Let's say I have the typical ANOVA where X has 3 categories and I one hot encode. I then have: $$Y = b_1X_1 + b_2X_2 + b_3X_3\text{ ,}$$

where $b_1, b_2, \text{ and } b_3$ are basically how much mean$(Y | X)$ deviates from 0 (and if the deviation is significant or not)

Now let's say I build a LASSO and it happens so that one of the coefficients go to 0 so my resulting model is: $$Y = b_1X_1 + b_2X_2\text{ .}$$

How do I interpret $b_1$ and $b_2$? Like how do I relate that to means?



1 Answer 1


I would say that you interpret the coefficients the exact same way (and this does not just apply to the dummy variables). After all, the LASSO estimator is just another way to guess what the population values are, like how the following are all acceptable (defendable) ways to guess the population variance, even though only the second is unbiased.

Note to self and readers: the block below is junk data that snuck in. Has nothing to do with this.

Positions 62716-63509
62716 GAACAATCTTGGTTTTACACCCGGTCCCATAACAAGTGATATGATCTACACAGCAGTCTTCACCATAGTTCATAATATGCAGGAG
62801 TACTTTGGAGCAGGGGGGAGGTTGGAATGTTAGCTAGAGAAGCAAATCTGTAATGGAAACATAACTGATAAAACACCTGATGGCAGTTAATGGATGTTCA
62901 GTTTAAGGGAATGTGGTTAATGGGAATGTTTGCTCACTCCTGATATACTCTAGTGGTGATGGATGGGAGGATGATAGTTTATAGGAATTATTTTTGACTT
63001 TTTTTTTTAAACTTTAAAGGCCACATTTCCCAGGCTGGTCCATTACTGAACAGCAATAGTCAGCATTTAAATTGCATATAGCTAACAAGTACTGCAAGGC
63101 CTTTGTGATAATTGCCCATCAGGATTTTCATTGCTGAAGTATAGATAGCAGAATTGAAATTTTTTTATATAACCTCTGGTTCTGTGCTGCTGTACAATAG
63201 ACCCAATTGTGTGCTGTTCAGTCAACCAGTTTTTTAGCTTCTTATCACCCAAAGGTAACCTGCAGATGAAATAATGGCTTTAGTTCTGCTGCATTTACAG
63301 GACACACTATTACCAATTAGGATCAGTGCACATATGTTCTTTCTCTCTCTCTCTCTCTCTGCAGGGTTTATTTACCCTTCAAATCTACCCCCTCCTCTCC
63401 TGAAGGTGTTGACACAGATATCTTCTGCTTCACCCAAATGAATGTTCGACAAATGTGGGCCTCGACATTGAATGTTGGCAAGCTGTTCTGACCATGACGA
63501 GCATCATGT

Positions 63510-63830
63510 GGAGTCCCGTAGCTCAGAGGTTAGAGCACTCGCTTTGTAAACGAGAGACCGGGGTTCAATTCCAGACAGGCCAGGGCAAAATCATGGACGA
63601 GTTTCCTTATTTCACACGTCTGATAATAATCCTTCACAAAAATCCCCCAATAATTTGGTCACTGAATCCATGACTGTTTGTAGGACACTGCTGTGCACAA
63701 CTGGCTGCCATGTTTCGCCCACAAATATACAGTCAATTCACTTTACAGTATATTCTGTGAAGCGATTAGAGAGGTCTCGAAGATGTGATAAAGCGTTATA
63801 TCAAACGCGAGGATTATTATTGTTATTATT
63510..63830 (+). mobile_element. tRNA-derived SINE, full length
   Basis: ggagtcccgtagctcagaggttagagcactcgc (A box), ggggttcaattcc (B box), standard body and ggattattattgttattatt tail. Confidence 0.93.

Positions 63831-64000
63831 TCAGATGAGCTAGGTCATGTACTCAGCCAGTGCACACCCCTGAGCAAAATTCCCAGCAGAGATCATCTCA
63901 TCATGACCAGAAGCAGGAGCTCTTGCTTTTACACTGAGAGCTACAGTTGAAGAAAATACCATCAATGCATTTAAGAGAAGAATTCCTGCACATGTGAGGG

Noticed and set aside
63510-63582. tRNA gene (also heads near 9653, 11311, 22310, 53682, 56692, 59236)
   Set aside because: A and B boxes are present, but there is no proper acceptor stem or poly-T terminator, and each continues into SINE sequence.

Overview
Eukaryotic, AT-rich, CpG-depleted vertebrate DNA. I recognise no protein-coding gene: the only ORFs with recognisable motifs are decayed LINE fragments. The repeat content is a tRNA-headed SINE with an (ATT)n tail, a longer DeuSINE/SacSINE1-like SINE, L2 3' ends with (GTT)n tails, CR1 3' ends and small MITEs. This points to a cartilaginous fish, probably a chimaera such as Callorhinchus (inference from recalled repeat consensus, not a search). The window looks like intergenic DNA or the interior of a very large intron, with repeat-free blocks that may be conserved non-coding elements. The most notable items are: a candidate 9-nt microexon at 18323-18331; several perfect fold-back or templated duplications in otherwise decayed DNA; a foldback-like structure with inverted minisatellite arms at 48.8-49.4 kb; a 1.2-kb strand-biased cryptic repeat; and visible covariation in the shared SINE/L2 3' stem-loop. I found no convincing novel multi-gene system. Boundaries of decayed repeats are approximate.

$$ \dfrac{\sum_{i=1}^n(X_i-\bar X)^2}{n} $$

$$ \dfrac{\sum_{i=1}^n (X_i-\bar X)^2}{n-1} $$

$$ \dfrac{\sum_{i=1}^n(X_i-\bar X)^2}{n+1} $$

Someone could make an argument for any of these. Assuming a Gaussian distribution, the first is a maximum likelihood estimator, and statisticians often like maximum likelihood estimators. The second is unbiased (not just for Gaussians, either), so that’s nice. The third one has the lowest mean squared error of the three, so there is a sense in which it tends to be closer to the true value, even if it is biased.

By doing LASSO regression, you are, by analogy, picking that third variance estimator. You’re still doing it to guess what the regression coefficients are, and the population coefficients (that you’re estimating) have the same interpretation, no matter how you estimate them (or if you estimate them at all).


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